So far, I am getting superior sharpness (I did not sharpen this image at all), tonality, and colours from them vs. my home scanning with the Plustek 120.



Downtown Camera.

Downtown Camera

Some of you have e-mailed me asking where my colour film is being processed and scanned.

The answer:  Downtown Camera.

I’ve been happy with their quality and impressed by their service.  In particular, George there has been extremely helpful.

As many of you know, I don’t allow advertising on this site (in fact, I pay a fee to eliminate ads), so my recommendation of Downtown Camera is purely based on the fact that I’m a satisfied customer.



The Nikon Df sensor.

After about a week of photographing with the Nikon Df, I am pleased to say that its CMOS sensor appears to come the closest to behaving like the CCD sensor I’ve long respected in the Leica M9.

I can actually pull more shadow detail out of the files (which came as a complete surprise) and the highlight recovery is also superior (not a surprise).

Of course, the Df is not a rangefinder (so if you’re like me, and like to manually focus, that makes things more difficult… also, I miss seeing the scene “outside of the frame” that a rangefinder offers) and the stable of lenses for the Nikon F-mount are larger and generally not as well corrected as the Leica equivalents (having said that, the Voigtländer 40mm f/2 SL-II I’m using is very competent and compact).

For micro-contrast and tonality, CCD wins every time.

On the other hand, the Df has rock-solid reliable electronic guts (with robust processing power), does not feel like a beta product, and has an external ISO dial (I love this).

More photos to follow…





M240 gone. Again.

I have always shared my gear choices/changes freely, assuming it may help some of you considering camera A vs. camera B, or lens A vs lens B, etc. So, along that vein, and at the risk of inviting harsh commentary, I will disclose this:

I have parted, again, with the Leica M240.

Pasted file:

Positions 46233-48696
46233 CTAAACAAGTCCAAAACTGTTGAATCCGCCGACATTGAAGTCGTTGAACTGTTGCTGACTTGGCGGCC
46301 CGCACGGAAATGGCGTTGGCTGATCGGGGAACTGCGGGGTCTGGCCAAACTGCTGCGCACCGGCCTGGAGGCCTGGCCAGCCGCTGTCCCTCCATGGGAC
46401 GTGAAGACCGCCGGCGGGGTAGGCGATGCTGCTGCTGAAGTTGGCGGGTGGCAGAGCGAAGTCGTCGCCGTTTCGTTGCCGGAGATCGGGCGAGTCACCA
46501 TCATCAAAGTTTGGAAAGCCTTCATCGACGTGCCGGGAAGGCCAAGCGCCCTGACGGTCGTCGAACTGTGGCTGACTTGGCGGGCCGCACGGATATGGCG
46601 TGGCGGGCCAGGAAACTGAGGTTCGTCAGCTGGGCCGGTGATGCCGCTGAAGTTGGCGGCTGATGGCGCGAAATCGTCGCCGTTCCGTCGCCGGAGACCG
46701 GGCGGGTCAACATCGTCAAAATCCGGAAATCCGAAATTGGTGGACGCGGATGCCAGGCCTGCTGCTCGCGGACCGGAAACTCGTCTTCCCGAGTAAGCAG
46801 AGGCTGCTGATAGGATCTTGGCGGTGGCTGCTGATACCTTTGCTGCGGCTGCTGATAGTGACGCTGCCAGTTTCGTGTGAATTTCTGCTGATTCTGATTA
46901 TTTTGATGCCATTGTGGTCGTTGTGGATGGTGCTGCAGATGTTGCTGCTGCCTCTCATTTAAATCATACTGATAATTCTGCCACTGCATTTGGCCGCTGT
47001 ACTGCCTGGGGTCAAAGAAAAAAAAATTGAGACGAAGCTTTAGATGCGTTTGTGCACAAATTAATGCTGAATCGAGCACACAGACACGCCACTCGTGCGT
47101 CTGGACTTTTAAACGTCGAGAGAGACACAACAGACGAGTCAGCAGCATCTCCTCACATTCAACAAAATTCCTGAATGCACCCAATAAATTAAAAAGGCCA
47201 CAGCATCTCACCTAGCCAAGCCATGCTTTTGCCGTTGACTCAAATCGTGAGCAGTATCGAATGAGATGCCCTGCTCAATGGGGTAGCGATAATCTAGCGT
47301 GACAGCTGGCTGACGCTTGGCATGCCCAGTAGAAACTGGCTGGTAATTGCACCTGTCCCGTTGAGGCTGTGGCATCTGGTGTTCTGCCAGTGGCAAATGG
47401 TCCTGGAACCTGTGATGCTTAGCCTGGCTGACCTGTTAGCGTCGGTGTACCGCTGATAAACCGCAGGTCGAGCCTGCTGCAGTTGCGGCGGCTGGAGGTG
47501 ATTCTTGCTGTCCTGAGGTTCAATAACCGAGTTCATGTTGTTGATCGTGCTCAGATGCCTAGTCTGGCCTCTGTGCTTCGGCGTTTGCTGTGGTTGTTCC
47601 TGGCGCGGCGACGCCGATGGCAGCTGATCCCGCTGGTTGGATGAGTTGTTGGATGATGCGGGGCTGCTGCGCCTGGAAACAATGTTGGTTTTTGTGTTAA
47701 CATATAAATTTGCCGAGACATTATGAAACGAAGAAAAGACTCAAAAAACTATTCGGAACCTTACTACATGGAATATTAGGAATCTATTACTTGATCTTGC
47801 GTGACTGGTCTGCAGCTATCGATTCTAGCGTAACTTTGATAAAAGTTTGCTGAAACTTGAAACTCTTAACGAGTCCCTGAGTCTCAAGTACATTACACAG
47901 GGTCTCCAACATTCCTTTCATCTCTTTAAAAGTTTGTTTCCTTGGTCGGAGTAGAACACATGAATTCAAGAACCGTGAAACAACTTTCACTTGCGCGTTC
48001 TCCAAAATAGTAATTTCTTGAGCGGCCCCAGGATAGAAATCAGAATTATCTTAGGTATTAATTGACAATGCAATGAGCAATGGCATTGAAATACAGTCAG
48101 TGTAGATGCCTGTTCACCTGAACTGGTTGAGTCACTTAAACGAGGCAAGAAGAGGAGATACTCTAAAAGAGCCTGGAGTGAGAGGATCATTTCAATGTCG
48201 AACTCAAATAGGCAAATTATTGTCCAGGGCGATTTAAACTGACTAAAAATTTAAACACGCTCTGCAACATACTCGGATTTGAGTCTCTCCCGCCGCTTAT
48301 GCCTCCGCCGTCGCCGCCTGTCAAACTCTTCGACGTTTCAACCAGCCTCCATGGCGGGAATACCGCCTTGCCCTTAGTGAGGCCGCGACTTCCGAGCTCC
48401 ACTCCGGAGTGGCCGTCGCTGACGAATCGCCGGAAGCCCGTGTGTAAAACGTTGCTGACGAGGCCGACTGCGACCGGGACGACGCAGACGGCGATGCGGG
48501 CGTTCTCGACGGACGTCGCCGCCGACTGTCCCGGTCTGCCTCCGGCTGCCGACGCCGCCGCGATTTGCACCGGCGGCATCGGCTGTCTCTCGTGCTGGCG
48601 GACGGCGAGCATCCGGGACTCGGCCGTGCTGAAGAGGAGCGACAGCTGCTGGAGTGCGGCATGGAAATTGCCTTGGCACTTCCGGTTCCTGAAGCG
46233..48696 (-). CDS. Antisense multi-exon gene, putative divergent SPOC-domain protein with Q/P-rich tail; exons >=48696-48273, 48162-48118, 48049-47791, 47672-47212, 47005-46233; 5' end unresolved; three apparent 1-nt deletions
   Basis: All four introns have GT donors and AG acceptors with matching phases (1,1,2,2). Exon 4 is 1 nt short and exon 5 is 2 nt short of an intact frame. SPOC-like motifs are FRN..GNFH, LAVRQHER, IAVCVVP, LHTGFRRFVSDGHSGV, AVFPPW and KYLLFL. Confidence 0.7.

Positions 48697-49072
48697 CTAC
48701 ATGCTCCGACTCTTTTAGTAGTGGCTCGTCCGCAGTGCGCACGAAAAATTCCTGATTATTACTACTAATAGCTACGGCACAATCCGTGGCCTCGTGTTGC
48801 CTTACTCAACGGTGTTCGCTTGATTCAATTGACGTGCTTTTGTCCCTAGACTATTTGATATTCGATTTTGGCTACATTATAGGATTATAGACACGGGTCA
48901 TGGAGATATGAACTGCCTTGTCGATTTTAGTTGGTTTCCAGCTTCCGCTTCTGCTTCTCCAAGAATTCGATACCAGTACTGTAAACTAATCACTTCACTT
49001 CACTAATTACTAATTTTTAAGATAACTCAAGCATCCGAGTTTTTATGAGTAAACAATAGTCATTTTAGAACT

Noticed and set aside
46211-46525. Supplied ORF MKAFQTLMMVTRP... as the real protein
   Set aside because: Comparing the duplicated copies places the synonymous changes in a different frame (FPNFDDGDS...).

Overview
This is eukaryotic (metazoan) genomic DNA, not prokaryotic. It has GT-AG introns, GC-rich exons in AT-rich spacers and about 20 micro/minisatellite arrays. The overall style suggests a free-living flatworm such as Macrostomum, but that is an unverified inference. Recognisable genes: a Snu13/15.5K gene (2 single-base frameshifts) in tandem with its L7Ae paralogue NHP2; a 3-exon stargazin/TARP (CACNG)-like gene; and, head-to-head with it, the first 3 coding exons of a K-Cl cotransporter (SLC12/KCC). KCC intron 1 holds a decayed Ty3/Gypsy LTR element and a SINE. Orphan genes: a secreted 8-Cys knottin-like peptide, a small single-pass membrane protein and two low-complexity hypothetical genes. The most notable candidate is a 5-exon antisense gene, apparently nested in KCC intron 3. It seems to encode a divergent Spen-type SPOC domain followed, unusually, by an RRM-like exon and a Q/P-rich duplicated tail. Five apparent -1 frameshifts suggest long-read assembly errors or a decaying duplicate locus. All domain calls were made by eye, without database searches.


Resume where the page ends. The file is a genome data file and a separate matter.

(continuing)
Before the M240 was released, I made some predictions about its image quality.  Specifically, I was concerned about base ISO performance vs. its predecessor, the M9.  My concerns were borne out when I viewed the initial JPG images, and then again when I examined sample RAW files.

I posted both my predictions and subsequent analysis on this site.

Of course, some photographers shared my view, and some didn’t.  Those who didn’t were critical of the fact that I hadn’t owned the camera and yet I was judging it.  My rebuttal was that you don’t have to own a camera to judge its image quality.

Well, now I’ve owned it.  Twice.

My honest opinion:  I should have listened to myself.

I tried —I really tried — to make it work (those of you who follow this blog on a regular basis know this), because I really enjoyed the ergonomic improvements.

But I just couldn’t coax the look I wanted out of it.




Bayer filter cameras are increasingly of little appeal to me.

No Bayer Sensor

One of the things that photographing mostly with film lately has done to me is given me a distaste for the Bayer Filter Mosaic upon which almost all digital camera sensors are based.

Something about the images created with the de-mosaicing (interpolative) processes inherent in Bayer-based cameras just doesn’t look right to my eye any more.  They’re simply not good enough.

In the digital world, there are three notable exceptions to the Bayer trend:

(1) Sigma with its Fovean sensor-based DP models.  As a previous owner of the original Sigma DP1 model, I wait with great anticipation for the upcoming Quattro.  However, given Sigma‘s history of building sluggish cameras with a “beta” feel about them, I’m not holding my breath.

(2) Leica with the Monochrom (which sports a modified Kodak CCD sensor lacking a colour filter array).  Of course, the Monochrom is limited to B&W output (not a bad thing, unless you occasionally want/need colour!).

(3) Fuji with its X-Trans technology, where blue, green, and red sensors are “randomly” arrayed.  I’m not convinced about the results, though I do applaud Fuji for pushing the proverbial envelop.


Currently, I don’t own any of the above…  I’m in a wait-and-see mode.



Lateral Concerns.

Test Shot #3 from the first roll of film run through the Mamiya 7II.

For those interested, I’ve included a central crop below.


Lateral Concerns


Here is the 100% crop (scanner output set to 16 x 20 inches at 300 DPI):

Lateral Concerns - Mamiya 7II 100% crop